THE VINDICATOR, YOUNGSTOWN
Investors should stick with their plan, an adviser said.
By DON SHILLING
VINDICATOR BUSINESS EDITOR
YOUNGSTOWN -- Falling interest rates have homeowners rushing to save money by refinancing mortgages and savers looking for new ways to boost their income.
Rates for 30-year mortgages have fallen from about 7.75 percent a year ago to 6.50 percent today, while long-term certificates of deposit have fallen from about 7 percent to 4.5 percent.
Bob Steele, vice president of deposit services at Home Savings and Loan in Youngstown, said more investors are opening money market accounts because CD rates are low.
Rates for money market accounts now are about 4 percent, making them close to the rates of CDs. Previously, CDs had been about 2.5 percentage points higher than money market rates.
Money market accounts are different than CDs because they don't have a fixed term, they can be added to or withdrawn from and their interest rates fluctuate.
Steele said Home Savings' deposits have been increasing steadily and at least part of that increase probably can be attributed to people becoming wary of the stock market because of major declines since last year.
Steve Lewis, president of First Place Bank, said he's sure that fear of the stock market is a reason why all categories of deposits are up at the Warren-based bank.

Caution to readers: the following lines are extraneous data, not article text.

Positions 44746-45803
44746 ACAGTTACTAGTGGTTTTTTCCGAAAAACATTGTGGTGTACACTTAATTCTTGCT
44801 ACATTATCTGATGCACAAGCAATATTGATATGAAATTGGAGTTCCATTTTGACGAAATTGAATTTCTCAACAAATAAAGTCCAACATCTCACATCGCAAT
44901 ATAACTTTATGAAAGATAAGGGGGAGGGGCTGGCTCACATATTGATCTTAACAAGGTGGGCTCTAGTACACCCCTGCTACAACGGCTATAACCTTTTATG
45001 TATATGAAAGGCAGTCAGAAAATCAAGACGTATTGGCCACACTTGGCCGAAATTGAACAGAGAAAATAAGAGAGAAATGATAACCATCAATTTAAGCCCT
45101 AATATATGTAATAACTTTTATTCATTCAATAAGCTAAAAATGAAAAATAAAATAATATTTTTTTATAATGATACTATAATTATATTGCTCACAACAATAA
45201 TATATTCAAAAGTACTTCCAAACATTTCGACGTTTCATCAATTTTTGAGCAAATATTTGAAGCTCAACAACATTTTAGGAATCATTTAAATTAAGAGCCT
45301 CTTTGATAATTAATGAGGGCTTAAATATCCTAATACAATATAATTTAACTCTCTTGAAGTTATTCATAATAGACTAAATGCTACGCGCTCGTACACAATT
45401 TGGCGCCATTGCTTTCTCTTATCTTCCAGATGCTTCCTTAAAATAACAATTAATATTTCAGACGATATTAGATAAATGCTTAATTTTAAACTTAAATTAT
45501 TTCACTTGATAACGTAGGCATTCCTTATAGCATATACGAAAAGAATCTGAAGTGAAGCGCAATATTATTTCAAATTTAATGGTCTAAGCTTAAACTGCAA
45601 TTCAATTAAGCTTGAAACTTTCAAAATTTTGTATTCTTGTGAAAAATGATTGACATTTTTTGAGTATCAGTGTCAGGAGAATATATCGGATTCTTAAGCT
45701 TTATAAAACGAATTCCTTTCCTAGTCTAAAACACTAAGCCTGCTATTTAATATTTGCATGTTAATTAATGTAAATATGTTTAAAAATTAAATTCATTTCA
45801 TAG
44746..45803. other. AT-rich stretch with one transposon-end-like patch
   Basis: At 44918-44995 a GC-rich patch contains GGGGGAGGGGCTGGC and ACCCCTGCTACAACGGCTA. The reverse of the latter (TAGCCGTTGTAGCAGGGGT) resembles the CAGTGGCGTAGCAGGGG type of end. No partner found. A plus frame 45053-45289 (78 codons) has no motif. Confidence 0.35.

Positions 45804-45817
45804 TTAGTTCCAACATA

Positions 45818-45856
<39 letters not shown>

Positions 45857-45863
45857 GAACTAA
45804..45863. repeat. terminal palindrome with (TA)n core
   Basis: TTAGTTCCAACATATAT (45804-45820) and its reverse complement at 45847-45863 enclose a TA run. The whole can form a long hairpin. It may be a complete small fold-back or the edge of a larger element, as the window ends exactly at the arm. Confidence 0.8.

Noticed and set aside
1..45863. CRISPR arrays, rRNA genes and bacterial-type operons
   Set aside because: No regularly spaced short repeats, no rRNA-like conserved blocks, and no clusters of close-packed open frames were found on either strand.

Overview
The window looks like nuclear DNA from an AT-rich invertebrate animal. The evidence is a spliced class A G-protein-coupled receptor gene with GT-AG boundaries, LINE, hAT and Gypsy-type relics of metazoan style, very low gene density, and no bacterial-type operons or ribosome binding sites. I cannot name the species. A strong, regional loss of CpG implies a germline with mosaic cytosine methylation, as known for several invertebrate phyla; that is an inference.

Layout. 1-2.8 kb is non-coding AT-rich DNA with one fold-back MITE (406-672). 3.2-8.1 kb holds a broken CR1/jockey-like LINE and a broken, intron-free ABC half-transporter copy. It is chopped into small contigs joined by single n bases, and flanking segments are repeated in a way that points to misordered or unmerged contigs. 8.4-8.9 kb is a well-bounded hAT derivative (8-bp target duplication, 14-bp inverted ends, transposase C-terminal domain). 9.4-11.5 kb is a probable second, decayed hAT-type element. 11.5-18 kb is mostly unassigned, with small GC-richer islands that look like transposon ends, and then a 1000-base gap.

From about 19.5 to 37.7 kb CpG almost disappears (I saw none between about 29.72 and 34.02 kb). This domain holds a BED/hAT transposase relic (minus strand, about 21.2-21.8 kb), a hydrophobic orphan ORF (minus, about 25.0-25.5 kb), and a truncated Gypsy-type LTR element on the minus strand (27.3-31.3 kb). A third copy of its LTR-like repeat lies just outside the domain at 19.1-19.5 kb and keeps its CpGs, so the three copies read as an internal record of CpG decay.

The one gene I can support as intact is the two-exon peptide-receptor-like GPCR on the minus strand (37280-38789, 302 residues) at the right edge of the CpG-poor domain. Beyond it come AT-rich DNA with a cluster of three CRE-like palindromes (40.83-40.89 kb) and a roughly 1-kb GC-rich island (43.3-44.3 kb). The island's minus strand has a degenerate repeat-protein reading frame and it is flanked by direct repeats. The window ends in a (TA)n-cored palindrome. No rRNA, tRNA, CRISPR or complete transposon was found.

Abandoning market: Bruce Beard of Beard Pension & amp; Financial Services in Boardman said many investors are rushing to do the opposite of the trend in 1999.
Then, people who had never invested in stocks before were cashing in their CDs to buy Internet-related stocks, which were booming at the time, he said.
Now, with the stock market down, some people are pulling out of the stock market and buying CDs because the income is guaranteed, he said.
Neither approach is right, he said.
"The big mistake people are making is trying to time the market," he said.
Despite lower stock prices and lower interest rates, he is advising clients to stick with the asset allocation that they decided on previously. CDs may be a part of that, depending on an investor's situation and risk tolerance, he said.
Stocks also remain an integral part of that allocation, even though the Dow Jones industrial average is down about 15 percent since April 2000.
Stock prices are low, taxes are coming down and companies are starting to make money, he said.
"There's not a whole lot of risk in the market right now," he said.
Beard said he is suggesting bank stocks to clients as long as the banks don't have a large number of bad loans from the struggling economy. He said National City is one stock that is attractive because it is paying a dividend of 4.25 percent.
It's a much different environment than when he entered the business 20 years ago. At that time, money market rates were 15 percent and tax-free bonds were paying 11 percent. Many people didn't think there was much point to taking the risk of being in the stock market then, he said.
Refinancing: As rates have fallen for CDs, however, they also have dropped for mortgage rates.
Steele and Lewis said the surge in refinancing of mortgages is continuing. First Place set a record for the number of mortgage applications filed in October.
Area banks and mortgage companies have been busy all year as people refinance mortgages to take advantage of rates that have been around 6 percent for 15-year mortgages and 6.5 percent for 30-year mortgages. Refinancing allows homeowners to cut their monthly payments or the number of years of their loan.